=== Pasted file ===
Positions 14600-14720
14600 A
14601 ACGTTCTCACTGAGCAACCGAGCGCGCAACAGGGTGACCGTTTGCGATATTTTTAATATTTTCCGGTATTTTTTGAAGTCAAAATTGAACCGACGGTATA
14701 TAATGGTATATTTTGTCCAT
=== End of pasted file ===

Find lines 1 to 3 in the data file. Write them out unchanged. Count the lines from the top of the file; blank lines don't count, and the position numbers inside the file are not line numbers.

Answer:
Positions 14600-14720
14600 A
14601 ACGTTCTCACTGAGCAACCGAGCGCGCAACAGGGTGACCGTTTGCGATATTTTTAATATTTTCCGGTATTTTTTGAAGTCAAAATTGAACCGACGGTATA